the leg breaks, the war

What is the body’s container?
From soldiers we learn about each other.
Nothing is contained.


unstoried soul a stoned dark doll a
soul doesn’t tell stories
it’s a baby playing in
the poles of the universe              —did you mean puke?
War is how we know each other.

To live is to struggle. The further the poet confronts and questions what’s happening around her, the quicker looms the darkness behind any shimmering light-filled peacefulness. Poems are the rubble piled against the bitter war-wrought bantering death and destruction of the times in which the poet lives. And yet poems, as Whitman reminds, are not always to the benefit of all, no one and no art is purely good.
Nor will all my poems do good only—they will do just as much evil, perhaps more,
For all is useless without that which you may guess at many times and not hit—

Everybody (even a poem) is only human, after all. Among the job of poems, and thus poets, is to serve remind how delicately thin the balance between light and dark is. Cherkovski, in lines such as,
I take my rage by the throat
and embrace it
on the couch
in the front room
under a yellow lamp,
next to a wall
of books,
feeling helpless, yet
not entirely without hope
for a resolution made
out of a dot symbolizing
one of everything,
no more, no less
            (“The Rage”)

tackles just such edges, pulling down pleasant masks worn to fool himself and others into easy comfort. The serenity of relaxing with one’s own person and time does not come easy, but it is “not entirely without hope” if greeted with challenge. In like spirit, Ferrini celebrates a vibratory splendor assured that there is a larger order to which all belong whether or not they’re aware and struggling towards engaging with it.


Paradise is the Process
we are all ways

For Ferrini, as for Cherkovski, the realization of abiding peace is at the center of poetic engagement. It’s no surprise that Whitman inspires such shared brotherly endeavor, no doubt Ferrini’s poems such as,


I am happy
Everything’s on time

find him much at home with the North Beach poetry crowd, among whom it’s difficult to imagine nary a negative nudge against Whitman that wouldn’t be drowned out by a thousand cheers, if not a forceful shove or two.


Poets, like everybody, have to stick together. The poetryworld racket doesn’t receive much care or real interest, for that matter, from the rest of the day-to-day world. “It’s a tough life” as the Kris Kristofferson tune puts it, and all poets are always reading the same mail: bills and rejections—on all fronts. In the closing lines of “for Ted Berrigan
It is an
utter &
complete disgrace
that there was
no free national
health system
to which you could
have consulted
                         & easily

America, where bad
teeth cost as much
as a Honda

where poverty
the curse of Chatterton
& Edmund Spenser
still eats
the marrow
                         of poets

Sanders picks up the rattle-bag in favor to a fellow poet long ill-served by society not because poets are special beings somehow above others who deserve special benefits, but because poets are just as human as anybody and everybody deserves the chance to live a decent life and be cared for by the powers that be. The fact that poets often get the shitty end of society’s stick only results in them being granted the opportunity to voice concerns of those who are less privileged. This is not just petty grousing, under “poverty / the curse of Chatterton / & Edmond Spenser” untold numbers suffer and it is the alleviation of such pain towards which the writing is directed.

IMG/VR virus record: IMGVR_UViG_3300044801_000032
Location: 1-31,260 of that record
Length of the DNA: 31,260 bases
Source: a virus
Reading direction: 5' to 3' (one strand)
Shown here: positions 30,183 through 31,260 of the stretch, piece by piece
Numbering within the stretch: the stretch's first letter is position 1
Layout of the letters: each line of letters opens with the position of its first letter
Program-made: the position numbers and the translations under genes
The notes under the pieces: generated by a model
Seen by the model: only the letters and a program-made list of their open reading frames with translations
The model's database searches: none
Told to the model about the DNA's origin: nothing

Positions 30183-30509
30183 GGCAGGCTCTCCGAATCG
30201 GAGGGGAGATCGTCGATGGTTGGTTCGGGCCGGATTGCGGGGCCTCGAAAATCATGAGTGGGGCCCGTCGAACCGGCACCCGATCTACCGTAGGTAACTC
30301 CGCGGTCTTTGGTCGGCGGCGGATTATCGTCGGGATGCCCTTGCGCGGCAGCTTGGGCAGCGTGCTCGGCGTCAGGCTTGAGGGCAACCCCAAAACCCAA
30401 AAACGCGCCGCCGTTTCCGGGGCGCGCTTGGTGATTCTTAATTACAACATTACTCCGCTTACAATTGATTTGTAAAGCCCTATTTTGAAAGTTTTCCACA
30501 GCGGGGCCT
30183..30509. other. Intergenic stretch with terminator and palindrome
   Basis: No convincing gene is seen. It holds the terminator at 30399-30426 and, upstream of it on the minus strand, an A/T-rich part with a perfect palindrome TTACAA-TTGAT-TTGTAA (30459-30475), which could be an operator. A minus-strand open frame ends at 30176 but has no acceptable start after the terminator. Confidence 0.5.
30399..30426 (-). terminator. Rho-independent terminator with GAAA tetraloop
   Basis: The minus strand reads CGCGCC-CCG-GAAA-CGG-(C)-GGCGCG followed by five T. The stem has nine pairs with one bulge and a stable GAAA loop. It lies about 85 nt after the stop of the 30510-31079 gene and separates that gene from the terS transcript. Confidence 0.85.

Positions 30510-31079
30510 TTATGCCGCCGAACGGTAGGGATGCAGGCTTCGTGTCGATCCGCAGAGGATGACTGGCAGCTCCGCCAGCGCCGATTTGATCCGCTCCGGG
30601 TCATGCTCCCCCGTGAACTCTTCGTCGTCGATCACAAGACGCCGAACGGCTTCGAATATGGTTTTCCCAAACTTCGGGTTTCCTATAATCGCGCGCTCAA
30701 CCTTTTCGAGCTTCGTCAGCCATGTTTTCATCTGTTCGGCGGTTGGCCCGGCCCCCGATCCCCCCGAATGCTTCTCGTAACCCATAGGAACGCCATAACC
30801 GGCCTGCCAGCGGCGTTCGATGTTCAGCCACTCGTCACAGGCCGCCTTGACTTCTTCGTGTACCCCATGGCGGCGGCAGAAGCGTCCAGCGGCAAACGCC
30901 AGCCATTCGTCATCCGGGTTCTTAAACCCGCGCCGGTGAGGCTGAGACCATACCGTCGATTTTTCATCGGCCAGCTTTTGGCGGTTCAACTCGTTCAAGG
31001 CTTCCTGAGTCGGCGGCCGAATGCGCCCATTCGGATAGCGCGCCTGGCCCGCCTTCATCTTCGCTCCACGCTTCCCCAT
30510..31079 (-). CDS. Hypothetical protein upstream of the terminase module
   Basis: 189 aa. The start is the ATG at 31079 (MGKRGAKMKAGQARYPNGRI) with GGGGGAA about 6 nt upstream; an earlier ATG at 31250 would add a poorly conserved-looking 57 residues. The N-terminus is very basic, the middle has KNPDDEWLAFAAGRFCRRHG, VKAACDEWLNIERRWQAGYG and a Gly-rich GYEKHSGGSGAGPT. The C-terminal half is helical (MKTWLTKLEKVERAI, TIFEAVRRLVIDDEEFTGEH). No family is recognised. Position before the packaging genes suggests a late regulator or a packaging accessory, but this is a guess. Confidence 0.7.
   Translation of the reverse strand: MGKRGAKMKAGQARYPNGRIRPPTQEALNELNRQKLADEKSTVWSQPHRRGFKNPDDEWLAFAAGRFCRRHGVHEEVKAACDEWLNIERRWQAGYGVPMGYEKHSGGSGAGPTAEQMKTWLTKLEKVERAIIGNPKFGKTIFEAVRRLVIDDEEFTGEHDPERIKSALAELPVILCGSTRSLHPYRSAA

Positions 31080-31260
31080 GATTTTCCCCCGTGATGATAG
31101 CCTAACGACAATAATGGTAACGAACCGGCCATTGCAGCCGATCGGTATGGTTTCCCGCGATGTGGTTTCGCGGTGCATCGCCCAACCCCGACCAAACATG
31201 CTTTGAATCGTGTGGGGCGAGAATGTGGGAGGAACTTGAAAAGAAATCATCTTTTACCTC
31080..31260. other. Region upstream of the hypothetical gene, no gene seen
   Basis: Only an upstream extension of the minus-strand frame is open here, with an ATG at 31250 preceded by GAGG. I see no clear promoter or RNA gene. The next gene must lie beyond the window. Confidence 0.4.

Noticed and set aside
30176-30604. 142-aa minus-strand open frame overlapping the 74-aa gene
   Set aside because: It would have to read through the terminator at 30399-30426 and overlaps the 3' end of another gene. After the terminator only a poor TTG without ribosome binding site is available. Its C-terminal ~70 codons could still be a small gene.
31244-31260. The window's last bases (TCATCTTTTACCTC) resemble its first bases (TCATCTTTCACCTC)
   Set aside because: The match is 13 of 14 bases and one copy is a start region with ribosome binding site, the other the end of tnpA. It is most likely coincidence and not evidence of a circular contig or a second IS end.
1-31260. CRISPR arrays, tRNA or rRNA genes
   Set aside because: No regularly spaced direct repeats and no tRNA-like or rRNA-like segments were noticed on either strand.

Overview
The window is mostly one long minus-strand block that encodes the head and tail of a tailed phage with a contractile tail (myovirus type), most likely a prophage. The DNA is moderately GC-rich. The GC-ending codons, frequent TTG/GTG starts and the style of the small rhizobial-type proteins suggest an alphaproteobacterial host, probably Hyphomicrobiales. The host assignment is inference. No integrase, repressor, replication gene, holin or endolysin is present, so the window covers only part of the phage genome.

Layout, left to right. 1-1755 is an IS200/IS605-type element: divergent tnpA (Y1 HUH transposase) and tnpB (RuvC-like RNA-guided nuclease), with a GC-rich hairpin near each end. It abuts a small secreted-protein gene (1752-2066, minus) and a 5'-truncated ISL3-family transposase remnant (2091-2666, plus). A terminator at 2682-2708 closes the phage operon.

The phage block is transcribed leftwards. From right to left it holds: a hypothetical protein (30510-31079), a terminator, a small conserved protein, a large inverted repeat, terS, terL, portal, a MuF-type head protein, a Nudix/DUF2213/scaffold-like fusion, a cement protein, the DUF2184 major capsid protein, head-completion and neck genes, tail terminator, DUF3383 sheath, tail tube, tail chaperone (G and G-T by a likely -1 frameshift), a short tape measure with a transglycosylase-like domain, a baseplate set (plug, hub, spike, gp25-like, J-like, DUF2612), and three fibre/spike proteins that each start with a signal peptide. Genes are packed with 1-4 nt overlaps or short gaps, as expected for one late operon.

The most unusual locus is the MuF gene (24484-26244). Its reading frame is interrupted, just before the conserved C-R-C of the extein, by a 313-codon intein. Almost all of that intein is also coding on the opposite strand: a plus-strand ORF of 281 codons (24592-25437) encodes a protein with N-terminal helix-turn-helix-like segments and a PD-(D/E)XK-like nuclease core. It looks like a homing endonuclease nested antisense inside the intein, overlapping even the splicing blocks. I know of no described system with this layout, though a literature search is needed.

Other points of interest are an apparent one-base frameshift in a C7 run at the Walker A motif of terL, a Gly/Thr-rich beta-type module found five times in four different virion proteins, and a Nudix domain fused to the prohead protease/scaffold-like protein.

Reading and writing poems effects cultural change in society via effecting change in individuals, person by person, reader by reader, the poet learns from leaning out, risking and asking of her own person, willingly surprised at what she may find and bring to the awareness of her readers. The act of voicing a shared concern does not allow for any suffering to languish in isolation. Sikelianos brings Whitman’s spirit to bear in present Song, strong and clear, encouraging by way of her work his emphasis on the power of words to startle and jerk readers into active awareness of and care for the world around them. That her first intended future reader in this instance is her own daughter only increases the intensity and power of the endeavor.
Head: let the skull bones slide apart
& the brain grow big

type: orb
shape: universal

stepping on the rind of the earth
below which that trash heap Hell

It seemed impossible to tell
what country we lived in

some sad gray faces pass

a brown dwarf, a
             failed star

in the blended light of a planet & its sun
the dust & the photons rise

             Butter Princess, I saw
a huge cross of lights laid out in the land
& it was some city
between Sioux Falls & Detroit

In the end, nothing but the work yet to be done matters. And, as Allen Ginsberg (an ever faithful student of Whitman) reminds us, “what's the work? To ease the pain of living. Everything else, drunken dumbshow.” (“Memory Gardens”) May Whitman’s influence continue through each future generation coming to read and write songs of their own, that the world’s measure of joy be continually altered, increased thereby to the benefit of all, thing to thing.

As Exit

“The words of poems give you more than poems”

- Walt Whitman


To all the creatures of our precious cosmos!




Patrick James Dunagan has lived in San Francisco on and off for the last decade or so. His writings have appeared (or are expected) in: Big Bell, Blue Book, Box of Books: Vol II, Chain, Forklift, Fulcrum, Galatea Resurrects, Jacket, Octopus, ON2, Otoliths, Pax Americana, poem, home: An Anthology of Ars Poetica, Puppyflowers, Try!, and Vanitas. Recent chapbooks include From Chansonniers (Blue Press, 2008), Spirit Guest & Others (Lew Gallery Editions, 2009), Easy Eden w/ Micah Ballard (PUSH, 2009) and her friends down at the french cafe had no english words for me (PUSH, 2010).



The Last 4 Things by Kate Greenstreet